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Structural integrity of the uncinate fasciculus in geriatric depression: Relationship with age of onset

Authors Warren D Taylor, James R MacFall, Guido Gerig, Ranga R Krishnan

Published 15 November 2007 Volume 2007:3(5) Pages 669—674

Warren D Taylor1, James R MacFall2, Guido Gerig3, Ranga R Krishnan1

Departments of 1Psychiatry and 2Radiology, Duke University Medical Center, Durham, NC, USA; 3Department of Computer Sciences and Psychiatry, the University of North Carolina, NC, USA

Background: The uncinate fasciculus connects limbic structures, such as the hippocampus and amygdala, with frontal regions. This study utilized diffusion tensor imaging to examine the structural integrity of the uncinate fasciculus in late-life depression.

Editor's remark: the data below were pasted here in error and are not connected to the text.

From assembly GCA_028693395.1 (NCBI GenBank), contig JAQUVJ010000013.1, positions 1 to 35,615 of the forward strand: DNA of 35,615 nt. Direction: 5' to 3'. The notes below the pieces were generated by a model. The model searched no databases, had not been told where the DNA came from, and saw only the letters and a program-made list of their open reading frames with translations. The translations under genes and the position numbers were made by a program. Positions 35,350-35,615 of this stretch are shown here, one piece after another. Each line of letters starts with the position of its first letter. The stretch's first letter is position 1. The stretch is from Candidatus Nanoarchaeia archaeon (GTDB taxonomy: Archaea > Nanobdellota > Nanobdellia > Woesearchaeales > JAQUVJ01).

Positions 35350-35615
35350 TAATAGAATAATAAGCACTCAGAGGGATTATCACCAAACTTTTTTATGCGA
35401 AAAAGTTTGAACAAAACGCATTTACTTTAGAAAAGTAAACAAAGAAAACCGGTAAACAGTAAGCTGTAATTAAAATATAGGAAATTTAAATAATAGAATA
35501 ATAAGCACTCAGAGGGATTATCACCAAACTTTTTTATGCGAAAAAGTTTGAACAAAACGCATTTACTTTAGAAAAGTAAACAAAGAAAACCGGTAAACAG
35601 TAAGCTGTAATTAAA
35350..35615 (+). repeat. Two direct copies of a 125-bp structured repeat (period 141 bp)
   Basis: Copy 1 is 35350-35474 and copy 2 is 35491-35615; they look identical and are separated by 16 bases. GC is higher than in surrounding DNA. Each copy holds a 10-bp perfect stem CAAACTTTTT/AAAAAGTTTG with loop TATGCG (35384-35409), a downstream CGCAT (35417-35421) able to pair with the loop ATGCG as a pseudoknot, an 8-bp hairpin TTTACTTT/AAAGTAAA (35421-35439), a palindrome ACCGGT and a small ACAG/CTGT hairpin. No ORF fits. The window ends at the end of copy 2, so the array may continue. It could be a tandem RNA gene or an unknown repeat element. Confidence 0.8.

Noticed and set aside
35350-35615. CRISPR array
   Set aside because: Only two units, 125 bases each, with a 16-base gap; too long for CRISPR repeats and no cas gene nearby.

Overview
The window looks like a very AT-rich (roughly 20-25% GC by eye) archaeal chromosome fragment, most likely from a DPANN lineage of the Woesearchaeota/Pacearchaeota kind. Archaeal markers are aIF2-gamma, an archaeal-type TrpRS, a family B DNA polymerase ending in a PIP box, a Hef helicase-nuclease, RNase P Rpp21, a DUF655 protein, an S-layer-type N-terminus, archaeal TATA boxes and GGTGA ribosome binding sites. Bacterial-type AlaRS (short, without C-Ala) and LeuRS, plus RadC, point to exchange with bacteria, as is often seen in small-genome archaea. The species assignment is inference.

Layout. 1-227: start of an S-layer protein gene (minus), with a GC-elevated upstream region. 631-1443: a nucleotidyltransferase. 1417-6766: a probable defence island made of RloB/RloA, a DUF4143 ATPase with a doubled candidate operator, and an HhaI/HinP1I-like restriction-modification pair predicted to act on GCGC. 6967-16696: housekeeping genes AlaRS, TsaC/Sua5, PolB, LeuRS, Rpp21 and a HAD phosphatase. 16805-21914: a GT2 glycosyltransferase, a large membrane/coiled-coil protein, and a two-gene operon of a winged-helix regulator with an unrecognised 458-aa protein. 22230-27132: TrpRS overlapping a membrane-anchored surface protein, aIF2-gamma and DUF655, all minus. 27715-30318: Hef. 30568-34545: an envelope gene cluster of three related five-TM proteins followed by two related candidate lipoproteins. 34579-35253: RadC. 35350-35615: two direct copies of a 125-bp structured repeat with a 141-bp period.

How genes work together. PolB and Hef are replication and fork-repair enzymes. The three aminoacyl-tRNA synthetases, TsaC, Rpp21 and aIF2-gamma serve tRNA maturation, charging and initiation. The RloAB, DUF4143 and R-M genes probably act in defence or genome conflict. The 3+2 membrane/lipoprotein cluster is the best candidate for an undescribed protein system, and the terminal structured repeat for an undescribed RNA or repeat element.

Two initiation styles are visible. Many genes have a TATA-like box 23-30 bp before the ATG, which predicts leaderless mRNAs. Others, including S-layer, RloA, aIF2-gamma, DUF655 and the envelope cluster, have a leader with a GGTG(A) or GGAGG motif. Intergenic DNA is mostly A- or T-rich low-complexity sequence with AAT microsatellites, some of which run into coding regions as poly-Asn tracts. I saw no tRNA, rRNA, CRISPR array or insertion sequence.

Method: 18 elderly depressed and 19 elderly nondepressed subjects were matched for age and sex; 8 subjects had mid- to late-onset of depression while 10 subjects had early-onset depression. 3T diffusion tensor imaging-based fiber tract mapping delineated the uncinate fasciculus in each hemisphere, which guided measurement of the fractional anisotropy of the uncinate fasciculus in the temporal stem. After controlling for age and sex, differences between diagnostic groups were assessed.

Results: After controlling for age and sex, individuals with early onset depression exhibited lower anisotropy of the left uncinate fasciculus than did mid- and late-onset or nondepressed subjects (F2,36 = 4.50, p = 0.02). Analyses of the right uncinate fasciculus were not statistically significant.

Conclusions: This provides preliminary evidence that there is a structural connectivity deficit between left frontal and limbic structures in early-onset depression. Further work is needed to determine if this is seen in younger depressed subjects, and if it influences treatment outcomes.
Keywords: depression, elderly, magnetic resonance imaging, temporal lobe

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